HomeGroupsTalkZeitgeist
Hide this

Results from Google Books

Click on a thumbnail to go to Google Books.

For the Family?: How Class and Gender Shape…
Loading...

For the Family?: How Class and Gender Shape Women's Work

by Sarah Damaske

MembersReviewsPopularityAverage ratingConversations
14None683,257NoneNone

None.

None
Loading...

Sign up for LibraryThing to find out whether you'll like this book.

No current Talk conversations about this book.

No reviews
no reviews | add a review
You must log in to edit Common Knowledge data.
For more help see the Common Knowledge help page.
Series (with order)
Canonical title
Original title
Alternative titles
Original publication date
People/Characters
Important places
Important events
Related movies
Awards and honors
Epigraph
Dedication
First words
Quotations
Last words
Disambiguation notice
Publisher's editors
Blurbers
Publisher series
Original language

References to this work on external resources.

Wikipedia in English

None

Book description
Haiku summary

Amazon.com Product Description (ISBN 019979149X, Paperback)

In the contentious debate about women and work, conventional wisdom holds that middle-class women can decide if they work, while working-class women need to work. Yet, even after the recent economic crisis, middle-class women are more likely to work than working-class women. Sarah Damaske deflates the myth that financial needs dictate if women work, revealing that financial resources make it easier for women to remain at work and not easier to leave it. Departing from mainstream research, Damaske finds three main employment patterns: steady, pulled back, and interrupted. She discovers that middle-class women are more likely to remain steadily at work and working-class women more likely to experience multiple bouts of unemployment. She argues that the public debate is wrongly centered on need because women respond to pressure to be selfless mothers and emphasize family need as the reason for their work choices. Whether the decision is to stay home or go to work, women from all classes say work decisions are made for their families. In For the Family?, Sarah Damaske at last provides a far more nuanced and richer picture of women, work, and class than the one commonly drawn.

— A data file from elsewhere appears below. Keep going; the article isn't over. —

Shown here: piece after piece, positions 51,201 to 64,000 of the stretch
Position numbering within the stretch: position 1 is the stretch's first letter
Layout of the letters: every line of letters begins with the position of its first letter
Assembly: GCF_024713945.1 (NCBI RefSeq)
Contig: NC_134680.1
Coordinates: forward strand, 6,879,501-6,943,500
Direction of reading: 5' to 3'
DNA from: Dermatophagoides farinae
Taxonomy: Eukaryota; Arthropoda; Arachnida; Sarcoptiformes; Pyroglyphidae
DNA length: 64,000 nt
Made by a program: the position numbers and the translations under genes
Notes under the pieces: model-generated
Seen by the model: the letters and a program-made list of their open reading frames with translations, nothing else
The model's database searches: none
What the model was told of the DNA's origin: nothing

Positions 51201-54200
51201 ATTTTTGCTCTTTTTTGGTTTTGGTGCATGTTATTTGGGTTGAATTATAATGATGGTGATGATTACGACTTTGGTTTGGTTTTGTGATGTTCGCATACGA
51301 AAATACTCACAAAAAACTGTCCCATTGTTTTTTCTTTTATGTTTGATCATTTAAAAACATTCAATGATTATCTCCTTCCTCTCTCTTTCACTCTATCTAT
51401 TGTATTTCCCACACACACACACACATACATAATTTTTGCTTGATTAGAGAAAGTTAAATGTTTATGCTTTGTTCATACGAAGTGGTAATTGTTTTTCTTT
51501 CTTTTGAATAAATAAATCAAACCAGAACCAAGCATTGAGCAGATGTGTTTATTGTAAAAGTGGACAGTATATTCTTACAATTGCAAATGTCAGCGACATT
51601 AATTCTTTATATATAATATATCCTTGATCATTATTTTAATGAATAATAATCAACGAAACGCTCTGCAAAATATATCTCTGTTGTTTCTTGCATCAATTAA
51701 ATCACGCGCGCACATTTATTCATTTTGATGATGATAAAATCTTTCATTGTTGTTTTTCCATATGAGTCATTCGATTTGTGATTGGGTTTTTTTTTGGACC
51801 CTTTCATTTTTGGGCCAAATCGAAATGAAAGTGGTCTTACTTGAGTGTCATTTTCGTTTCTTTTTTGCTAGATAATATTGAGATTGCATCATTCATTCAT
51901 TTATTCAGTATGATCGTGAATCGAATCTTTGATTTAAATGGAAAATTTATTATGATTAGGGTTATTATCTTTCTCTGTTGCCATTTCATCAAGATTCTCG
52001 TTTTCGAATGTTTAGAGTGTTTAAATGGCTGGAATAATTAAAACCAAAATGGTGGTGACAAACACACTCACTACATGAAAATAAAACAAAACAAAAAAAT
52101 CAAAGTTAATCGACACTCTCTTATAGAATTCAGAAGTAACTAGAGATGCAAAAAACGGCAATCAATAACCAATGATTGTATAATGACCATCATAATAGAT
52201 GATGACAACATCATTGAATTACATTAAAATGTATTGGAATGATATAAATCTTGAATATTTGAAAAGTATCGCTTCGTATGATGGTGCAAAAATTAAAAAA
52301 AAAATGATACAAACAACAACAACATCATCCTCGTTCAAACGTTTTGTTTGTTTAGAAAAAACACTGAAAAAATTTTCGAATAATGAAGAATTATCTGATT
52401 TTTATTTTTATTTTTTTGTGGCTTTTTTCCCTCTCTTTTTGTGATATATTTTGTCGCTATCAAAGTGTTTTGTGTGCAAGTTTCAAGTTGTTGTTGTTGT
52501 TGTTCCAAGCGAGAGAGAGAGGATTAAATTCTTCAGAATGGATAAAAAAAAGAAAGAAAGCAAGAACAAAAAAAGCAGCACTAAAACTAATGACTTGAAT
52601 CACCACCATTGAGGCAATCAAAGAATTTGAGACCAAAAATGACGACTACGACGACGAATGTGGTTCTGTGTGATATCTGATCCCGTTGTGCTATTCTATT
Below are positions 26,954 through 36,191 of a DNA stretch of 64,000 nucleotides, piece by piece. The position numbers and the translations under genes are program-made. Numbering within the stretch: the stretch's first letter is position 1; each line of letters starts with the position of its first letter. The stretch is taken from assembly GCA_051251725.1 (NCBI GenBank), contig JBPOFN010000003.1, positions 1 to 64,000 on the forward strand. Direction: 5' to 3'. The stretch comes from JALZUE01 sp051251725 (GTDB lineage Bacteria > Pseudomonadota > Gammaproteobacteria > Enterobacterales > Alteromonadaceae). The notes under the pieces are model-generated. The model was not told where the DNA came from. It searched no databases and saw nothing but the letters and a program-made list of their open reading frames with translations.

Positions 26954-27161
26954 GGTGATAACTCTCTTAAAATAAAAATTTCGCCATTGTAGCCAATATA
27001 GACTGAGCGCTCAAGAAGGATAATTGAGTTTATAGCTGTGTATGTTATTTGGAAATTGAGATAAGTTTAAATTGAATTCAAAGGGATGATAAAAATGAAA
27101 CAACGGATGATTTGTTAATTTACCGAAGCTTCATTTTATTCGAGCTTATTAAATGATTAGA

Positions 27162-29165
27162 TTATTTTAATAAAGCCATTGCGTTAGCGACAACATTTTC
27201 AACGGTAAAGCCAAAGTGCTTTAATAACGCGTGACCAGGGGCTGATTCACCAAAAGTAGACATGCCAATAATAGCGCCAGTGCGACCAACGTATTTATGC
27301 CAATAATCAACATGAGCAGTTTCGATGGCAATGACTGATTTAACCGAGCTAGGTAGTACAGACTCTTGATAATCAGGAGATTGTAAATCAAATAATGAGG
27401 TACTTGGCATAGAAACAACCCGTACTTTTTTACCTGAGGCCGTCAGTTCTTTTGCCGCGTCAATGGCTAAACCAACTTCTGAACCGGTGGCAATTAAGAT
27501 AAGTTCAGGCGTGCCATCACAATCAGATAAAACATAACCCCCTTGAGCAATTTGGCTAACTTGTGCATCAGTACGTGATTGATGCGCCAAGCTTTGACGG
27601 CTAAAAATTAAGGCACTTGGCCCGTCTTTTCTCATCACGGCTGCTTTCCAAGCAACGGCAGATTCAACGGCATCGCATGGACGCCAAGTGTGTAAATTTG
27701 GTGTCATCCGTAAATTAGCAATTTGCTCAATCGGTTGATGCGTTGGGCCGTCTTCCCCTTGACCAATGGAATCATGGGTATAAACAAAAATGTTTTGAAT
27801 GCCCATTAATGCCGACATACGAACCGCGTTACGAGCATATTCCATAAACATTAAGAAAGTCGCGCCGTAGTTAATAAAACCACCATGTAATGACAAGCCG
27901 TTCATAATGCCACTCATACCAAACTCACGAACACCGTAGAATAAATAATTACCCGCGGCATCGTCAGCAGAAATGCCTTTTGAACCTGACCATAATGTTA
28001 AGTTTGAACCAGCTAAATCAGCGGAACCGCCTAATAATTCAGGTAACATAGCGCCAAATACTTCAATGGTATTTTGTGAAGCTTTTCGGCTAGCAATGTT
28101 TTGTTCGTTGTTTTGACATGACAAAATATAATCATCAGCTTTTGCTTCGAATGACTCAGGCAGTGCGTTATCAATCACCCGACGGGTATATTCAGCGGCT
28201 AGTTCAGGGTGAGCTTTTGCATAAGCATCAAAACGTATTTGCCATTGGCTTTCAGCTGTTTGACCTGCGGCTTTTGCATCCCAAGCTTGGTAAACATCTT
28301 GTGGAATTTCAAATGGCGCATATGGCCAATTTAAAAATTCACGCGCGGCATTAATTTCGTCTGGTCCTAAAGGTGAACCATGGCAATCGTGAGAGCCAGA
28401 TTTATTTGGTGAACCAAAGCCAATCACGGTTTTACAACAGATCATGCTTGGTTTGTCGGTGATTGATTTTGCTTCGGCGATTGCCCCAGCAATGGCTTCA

Winner of the 2011 National Women's Studies Association Sara Whaley Prize for best book on women and labor.

(retrieved from Amazon Thu, 12 Mar 2015 18:14:51 -0400)

(see all 2 descriptions)

In the emotional public debate about women and work, conventional wisdom holds that middle-class women "choose" whether or not to work, while working class "need" to work. Yet, despite the recent economic crisis, national trends show that middle-class women are more likely to work than working-class women. In thisvolume, the author debunks the myth that financial needs determine women's workforce participation, revealing that financial resources make it easier for women to remain at work, not easier to leave it. Departing from mainstream research, she finds not two (working or not working), but three main employment patterns: steady, pulled back, and interrupted. Looking at the differences between women in these three groups, she discovers that financial resources made it easier for middle-class women to remain at work steadily, while working-class women often found themselves following interrupted work pathways in which they experienced multiple bouts of unemployment. While most of the national attention has been focused on women who leave work, she shows that both middle-class and working-class women found themselves pulling back from work, but for vastly different reasons. This book concludes that the public debate about women's work remains focused on need because women themselves emphasize the importance of family needs in their decision-making. The auhtor argues that despite differences in work experiences, class, race, and familial support, most women explained their work decisions by pointing to family needs, connecting work to family rather than an individual pursuit. At last the auhtor provides a far more nuanced and richer picture of women, work, and class than conventional wisdom offers.… (more)

Quick Links

Popular covers

Rating

Average: No ratings.

Is this you?

Become a LibraryThing Author.

 

About | Contact | Privacy/Terms | Help/FAQs | Blog | Store | APIs | TinyCat | Legacy Libraries | Early Reviewers | Common Knowledge | 125,310,568 books! | Top bar: Always visible